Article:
Foldability is a useful characteristic in robotics for reaching into confined spaces. Origami-like designs, which promise efficient foldability, have previously had the difficulty of maintaining structural stiffness. Professor Kyu-Jin Cho of the Department of Medical Science and Engineering at Seoul National University (SNU) and the SNU Soft Robotics Research Center proposed a stiffening mechanism that can provide stiffness while preserving the advantages of the origami-inspired structure. The solution comes from a variable stiffness mechanism that is based on the principle of perpendicular folding.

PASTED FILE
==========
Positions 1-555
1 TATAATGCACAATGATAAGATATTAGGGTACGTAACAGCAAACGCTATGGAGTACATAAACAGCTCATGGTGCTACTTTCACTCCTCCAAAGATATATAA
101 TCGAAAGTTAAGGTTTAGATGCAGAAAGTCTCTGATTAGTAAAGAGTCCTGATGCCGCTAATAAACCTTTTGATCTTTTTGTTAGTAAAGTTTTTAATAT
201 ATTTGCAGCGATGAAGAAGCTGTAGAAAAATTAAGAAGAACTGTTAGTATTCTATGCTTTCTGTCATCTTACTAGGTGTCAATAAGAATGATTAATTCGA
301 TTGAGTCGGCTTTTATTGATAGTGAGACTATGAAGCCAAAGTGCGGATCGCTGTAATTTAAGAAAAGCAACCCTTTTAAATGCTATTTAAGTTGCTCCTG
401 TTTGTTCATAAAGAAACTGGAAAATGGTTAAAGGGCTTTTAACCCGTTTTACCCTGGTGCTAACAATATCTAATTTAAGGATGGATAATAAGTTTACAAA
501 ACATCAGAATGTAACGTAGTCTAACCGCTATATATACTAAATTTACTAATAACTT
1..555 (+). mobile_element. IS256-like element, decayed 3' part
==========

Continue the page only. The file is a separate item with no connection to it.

The variable stiffness mechanism works by keeping a collapsible locker to switch between flexibility and rigidity. When inactive, the arm can be on standby in a soft state. Just by pulling a wire, the variable stiffness mechanism can be activated to convert it into a rigid state. Releasing the structure is done equally simply by pulling the wire, and in this way the structure reverts to a foldable one. The simplicity of the design allows for the proposed mechanism to be applicable to machines in harsh conditions.